This week I was reading my local paper and fell upon an article – memories of downtown’s Main Street, circa 1960. This got my attention, as it also included a fabulous map detailing the stores that lined our Main Street back then, dominated by “mom & pop” stores. This was a real snapshot of a Westport I once knew; I remembered in the 70’s Mother would spend time in the dress shops while I made my way to the remarkable bookstore.
Today I fondly dream about not only what Westport was like back then, but what my own property “Rosebrook Gardens” looked like, and its relationship to the neighborhood. Not long ago I discovered it was part of a family subdivision in the 1920’s and left untouched until 1995. A builder cleared the overgrown lot to build a new home on an old, established street. I discovered it while walking in the neighborhood, and entered the house before it was finished and on the market. I knew then that this was my home as I fell in love with the house the moment I walked in (the back door was open – ok, so maybe it needed a little push to open).
Today it’s not uncommon for people to comment how Rosebrook Gardens looks as if it were a saved “old” Westport home rather than a new home. My core casual luxury philosophy was to embrace the traditional design elements of the past and incorporate them in a new modern way. Re-use, refurbish, redesign – that’s my way to give something new the look and feel of something old, turning back time, as it were. Not a surprise to those who know me, I love time travel and anything to do with the subject.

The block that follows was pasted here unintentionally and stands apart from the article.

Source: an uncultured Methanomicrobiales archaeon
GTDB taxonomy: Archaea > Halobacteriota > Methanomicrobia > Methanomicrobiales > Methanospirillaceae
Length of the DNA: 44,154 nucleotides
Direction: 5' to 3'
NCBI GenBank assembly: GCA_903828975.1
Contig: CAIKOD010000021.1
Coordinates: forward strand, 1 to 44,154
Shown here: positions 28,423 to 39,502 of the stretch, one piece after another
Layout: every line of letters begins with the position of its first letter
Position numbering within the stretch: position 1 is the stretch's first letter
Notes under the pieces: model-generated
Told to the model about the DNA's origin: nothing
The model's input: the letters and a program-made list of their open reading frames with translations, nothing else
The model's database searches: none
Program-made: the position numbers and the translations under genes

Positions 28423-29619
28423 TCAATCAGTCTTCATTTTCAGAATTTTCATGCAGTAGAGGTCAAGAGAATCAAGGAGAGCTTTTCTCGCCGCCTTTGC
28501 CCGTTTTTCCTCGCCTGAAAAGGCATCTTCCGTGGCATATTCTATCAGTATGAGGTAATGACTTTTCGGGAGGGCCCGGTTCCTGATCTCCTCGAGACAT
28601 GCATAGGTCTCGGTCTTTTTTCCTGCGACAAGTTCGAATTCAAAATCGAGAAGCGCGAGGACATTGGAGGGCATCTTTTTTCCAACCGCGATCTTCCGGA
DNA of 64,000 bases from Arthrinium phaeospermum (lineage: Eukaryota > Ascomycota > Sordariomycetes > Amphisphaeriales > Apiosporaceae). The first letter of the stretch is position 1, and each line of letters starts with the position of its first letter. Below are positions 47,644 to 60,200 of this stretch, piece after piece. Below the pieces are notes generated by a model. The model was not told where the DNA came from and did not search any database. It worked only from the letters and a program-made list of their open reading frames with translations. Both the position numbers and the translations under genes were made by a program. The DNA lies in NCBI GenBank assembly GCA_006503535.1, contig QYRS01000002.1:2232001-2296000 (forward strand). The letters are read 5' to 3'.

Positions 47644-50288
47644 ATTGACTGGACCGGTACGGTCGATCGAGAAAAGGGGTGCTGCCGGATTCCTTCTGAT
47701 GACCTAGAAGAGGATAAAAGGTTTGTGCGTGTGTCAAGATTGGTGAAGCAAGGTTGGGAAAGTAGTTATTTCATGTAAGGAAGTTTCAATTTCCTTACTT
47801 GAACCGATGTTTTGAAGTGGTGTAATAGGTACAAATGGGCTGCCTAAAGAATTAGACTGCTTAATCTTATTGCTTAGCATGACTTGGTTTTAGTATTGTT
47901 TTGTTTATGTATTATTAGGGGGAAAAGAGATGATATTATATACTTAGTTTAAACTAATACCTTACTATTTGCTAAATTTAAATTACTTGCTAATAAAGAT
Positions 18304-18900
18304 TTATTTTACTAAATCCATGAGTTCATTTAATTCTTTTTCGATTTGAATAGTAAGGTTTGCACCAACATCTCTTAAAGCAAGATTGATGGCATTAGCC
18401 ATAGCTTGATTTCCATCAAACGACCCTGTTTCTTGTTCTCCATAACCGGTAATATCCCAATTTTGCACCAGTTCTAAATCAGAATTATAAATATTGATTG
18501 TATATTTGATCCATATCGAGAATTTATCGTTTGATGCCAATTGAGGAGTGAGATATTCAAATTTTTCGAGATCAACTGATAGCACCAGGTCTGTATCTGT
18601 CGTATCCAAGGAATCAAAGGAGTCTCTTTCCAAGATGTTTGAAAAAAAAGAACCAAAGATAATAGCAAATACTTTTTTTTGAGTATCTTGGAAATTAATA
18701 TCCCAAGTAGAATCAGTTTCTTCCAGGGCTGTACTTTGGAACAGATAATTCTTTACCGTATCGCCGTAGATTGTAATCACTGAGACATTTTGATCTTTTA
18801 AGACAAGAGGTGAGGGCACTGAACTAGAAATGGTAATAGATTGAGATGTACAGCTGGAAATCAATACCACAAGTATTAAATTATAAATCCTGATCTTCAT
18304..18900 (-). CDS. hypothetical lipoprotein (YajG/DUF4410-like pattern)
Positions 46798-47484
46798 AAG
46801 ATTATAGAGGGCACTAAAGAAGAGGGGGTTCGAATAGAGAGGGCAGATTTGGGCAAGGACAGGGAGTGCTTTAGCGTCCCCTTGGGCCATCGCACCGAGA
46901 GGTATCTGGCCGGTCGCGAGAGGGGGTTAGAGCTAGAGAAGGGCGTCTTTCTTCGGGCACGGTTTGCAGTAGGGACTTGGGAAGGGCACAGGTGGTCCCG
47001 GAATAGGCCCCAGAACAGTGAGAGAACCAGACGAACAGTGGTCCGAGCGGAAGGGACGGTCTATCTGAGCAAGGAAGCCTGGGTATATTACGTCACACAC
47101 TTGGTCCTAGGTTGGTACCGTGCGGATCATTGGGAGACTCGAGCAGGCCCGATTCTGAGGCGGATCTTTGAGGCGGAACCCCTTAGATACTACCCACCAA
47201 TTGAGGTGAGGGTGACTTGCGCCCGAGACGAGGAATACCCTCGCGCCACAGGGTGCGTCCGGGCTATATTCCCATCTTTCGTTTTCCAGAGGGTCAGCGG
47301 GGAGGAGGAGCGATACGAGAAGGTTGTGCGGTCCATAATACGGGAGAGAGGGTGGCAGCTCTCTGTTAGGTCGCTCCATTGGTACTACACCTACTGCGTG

One summer, while filming my show, I was visited by an elderly man who grew up in the neighborhood and wanted to tell me about the history of my property. I stopped production and took some time to sit with him. As his story unfolded, he would not only give me many missing pieces of Westport history – including how he used to enjoy the special strolls to old Main Street – but how the original family who owned the land had given plots to family members as wedding presents. In addition, I learned that Rosebrook Gardens was once the vegetable garden for all the families, perhaps explaining why my gardens do so well and give so many so much joy.
This connection to the history of my property brought a few tears to my eyes, as he was the missing link to the past. And just as unexpectedly as he showed up, he left. I remember that day, and how he brought me back in time by sharing his stories of being a little boy playing in the then-dirt road. Another gem I learned: the home next door was once a play-house for the girls of the families, who christened it the “Doll House”; later it was added to and became his grandmother’s house.
When I woke from the spell of his tale I realized something that forever changed my life. Just like his family before me, I was making a MARk on this property and house. I’m simply taking care of something that will hopefully be here for many to enjoy and cherish just as much as I did. My book, my gardens and my home are simply chapters that embrace this neighborhood’s past while building its future. I’ve saved that newspaper article about the 1960’s, and I’ll use it – along with my subdivision map from the 1920’s – to add to the history of this house. I’ll tuck them away within the walls when I renovate and redesign my kitchen, and will add a note of explanation, along with a modern map showing Rosebrook Gardens. It will be a nice way to acknowledge that – to paraphrase Dorothy – “There’s no place like this home.”